Safety when printing ABS

I discovered ABS lately. Love the one from 3D Printing Canada. I made myself an extruder Voron M4 for my Geeetech A10. I needed more torque. This one has plenty.

Question: how much precaution do you take when printing ABS? Do you have a fan that push the air ourside the house? Personnaly I don’t. Should I have one? Is it ok to print ABS without a fan for an hour or two once in a while?

I didn’t find an SDS on PC Canada site for the house brand ABS. I didn’t look too hard they should supply one upon request. I did look at one for Makerbot ABS. I think it can be assumed all ABS will be similar.

The material is generally fine until it is heated. Fumes and dust are a hazard.The biggest red flag for me is there is inconclusive data of how much a Carcinogen it is. Depending on the lab it is somewhat, slightly or not proven.

The interpretation is at least my interpenetration is that the testing takes a long time and it is not yet complete. I work with chemicals every day for 30 years. I have many times watched chemicals go from non toxic, suspected, too toxic too really exceptionally toxic as data stacked up. Carcinogens are bad for that sometimes they take many years to surface often.

My advise is there is no reason to take unnecessary risks, enclose the printer (it prints better that way anyhow) and run a in line fan with dryer hose outside. There is no reason to have what is likely to be classed as a Carcinogen in your home. The micro particles from 3d printing are not well understood the most reasonable course is to take precautions. Oh gee I when overboard on that, is far better, than I wish I was more cautious. Cancer is not something you want to have.


Enclosed printer + fan + filter. For the rest, Kitedemon said it all. Simple and effective answer and I totally agree with him.

Like he said, Abs tends to have poor layer adhesion when printed out of an enclosure. You will have all kind of troubles over the time.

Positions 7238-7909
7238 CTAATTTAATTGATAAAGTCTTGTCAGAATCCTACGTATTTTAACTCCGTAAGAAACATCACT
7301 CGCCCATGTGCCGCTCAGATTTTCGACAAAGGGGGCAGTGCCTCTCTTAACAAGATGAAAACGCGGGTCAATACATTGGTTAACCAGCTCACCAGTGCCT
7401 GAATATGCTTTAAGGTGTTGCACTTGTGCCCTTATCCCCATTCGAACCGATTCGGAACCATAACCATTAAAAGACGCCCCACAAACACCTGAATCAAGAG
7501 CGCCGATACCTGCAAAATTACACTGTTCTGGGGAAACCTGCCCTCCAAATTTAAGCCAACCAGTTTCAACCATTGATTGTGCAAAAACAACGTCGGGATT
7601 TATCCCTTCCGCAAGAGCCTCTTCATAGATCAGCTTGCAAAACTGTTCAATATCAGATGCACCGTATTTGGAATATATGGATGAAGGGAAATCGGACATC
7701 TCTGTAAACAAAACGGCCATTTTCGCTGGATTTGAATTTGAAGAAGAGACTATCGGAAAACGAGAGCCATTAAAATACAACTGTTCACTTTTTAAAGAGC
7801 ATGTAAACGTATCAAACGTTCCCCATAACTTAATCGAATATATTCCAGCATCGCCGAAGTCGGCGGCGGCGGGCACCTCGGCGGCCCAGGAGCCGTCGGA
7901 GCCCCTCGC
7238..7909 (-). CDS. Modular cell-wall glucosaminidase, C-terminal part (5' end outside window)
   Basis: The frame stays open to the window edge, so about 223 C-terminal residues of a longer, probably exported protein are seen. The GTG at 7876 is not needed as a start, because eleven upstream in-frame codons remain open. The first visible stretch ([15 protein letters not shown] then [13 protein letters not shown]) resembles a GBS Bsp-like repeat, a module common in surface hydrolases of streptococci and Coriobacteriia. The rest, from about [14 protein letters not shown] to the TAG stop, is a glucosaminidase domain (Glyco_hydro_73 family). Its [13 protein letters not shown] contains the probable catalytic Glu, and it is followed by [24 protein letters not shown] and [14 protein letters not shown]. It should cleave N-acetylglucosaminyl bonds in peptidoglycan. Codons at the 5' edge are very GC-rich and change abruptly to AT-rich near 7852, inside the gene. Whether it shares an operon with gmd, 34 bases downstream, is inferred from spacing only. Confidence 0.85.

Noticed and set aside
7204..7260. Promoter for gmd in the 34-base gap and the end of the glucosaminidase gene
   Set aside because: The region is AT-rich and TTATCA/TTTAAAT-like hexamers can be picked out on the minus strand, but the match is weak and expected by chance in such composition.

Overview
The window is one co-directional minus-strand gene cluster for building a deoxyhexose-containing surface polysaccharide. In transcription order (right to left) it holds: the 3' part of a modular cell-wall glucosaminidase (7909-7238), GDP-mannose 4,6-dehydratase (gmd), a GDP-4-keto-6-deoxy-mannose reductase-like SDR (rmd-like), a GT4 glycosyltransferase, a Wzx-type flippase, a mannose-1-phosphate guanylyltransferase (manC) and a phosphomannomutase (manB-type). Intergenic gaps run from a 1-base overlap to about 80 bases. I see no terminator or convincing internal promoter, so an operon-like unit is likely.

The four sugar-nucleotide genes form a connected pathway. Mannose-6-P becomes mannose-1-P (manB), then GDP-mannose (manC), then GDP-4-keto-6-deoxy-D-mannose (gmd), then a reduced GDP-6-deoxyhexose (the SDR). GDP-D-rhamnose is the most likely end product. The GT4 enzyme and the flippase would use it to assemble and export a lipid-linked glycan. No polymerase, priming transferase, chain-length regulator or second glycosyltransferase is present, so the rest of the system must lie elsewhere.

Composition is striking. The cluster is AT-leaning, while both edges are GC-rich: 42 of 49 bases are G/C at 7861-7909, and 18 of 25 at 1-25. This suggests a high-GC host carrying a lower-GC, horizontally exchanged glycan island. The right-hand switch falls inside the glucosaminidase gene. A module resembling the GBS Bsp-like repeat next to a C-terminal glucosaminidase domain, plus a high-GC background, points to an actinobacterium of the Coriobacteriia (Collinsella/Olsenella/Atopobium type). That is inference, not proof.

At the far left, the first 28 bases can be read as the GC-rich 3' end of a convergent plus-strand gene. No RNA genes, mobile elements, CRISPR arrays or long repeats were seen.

Think about your health first. :wink: And If you don’t want a print that fails after 8 hours of printing, take the time to make an enclosure. Or buy one, like the creality hood. ;p

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Thanks kitedemon and Pa1
I am printing in an enclosure, something simple I built with coroplast which I install only when I need it (ABS, ASA). But I have no fan on it at the moment. I guess to be safe I should have one and push the air outside, which is not energy efficient with the cold weather coming up (living in Ottawa).
Would there be any type of filter I can use to prevent from pushing the air outside? I guess I can do some research on that…
I’m also afraid that a fan will cool down the enclosure. Without heater I get a steady tempeture around 34 degrees, with which I’m getting good print.
Thanks for your feedback.

@tremrej yes there are systems that are closed so to speak. Bofa is the only unit I have seen first hand. It is Canadian certified and tested. Remember the safety discussion. If you don’t know it works from lab testing you don’t know it works. The issue, and why I didn’t start here becomes clear rapidly. It is as much as many better 3d printers and more than the cheap ones. I think the small 3d printer unit is pushing $1000 and they go up from there.

3D PrintPRO 3

I print ABS and ASA but in the summer typically, Winter I tend to stick to lower hazard materials.

My attempt to run a duct from my enclosure to the window didn’t work very well, so now I have a fan mounted directly in the window. It connects to a dryer vent shroud that I got from Home Depot and mounted on a piece of foam core that I stuck in the window. It’s not perfectly insulated, but it’s not bad, and since the fan is running most of the time I’m not sucking that much cold air back in.

In America, one can also get things that are meant to go in the window for a dryer vent, but I couldn’t find a Canadian source of such a device so I made my own Red Greene style. :slight_smile: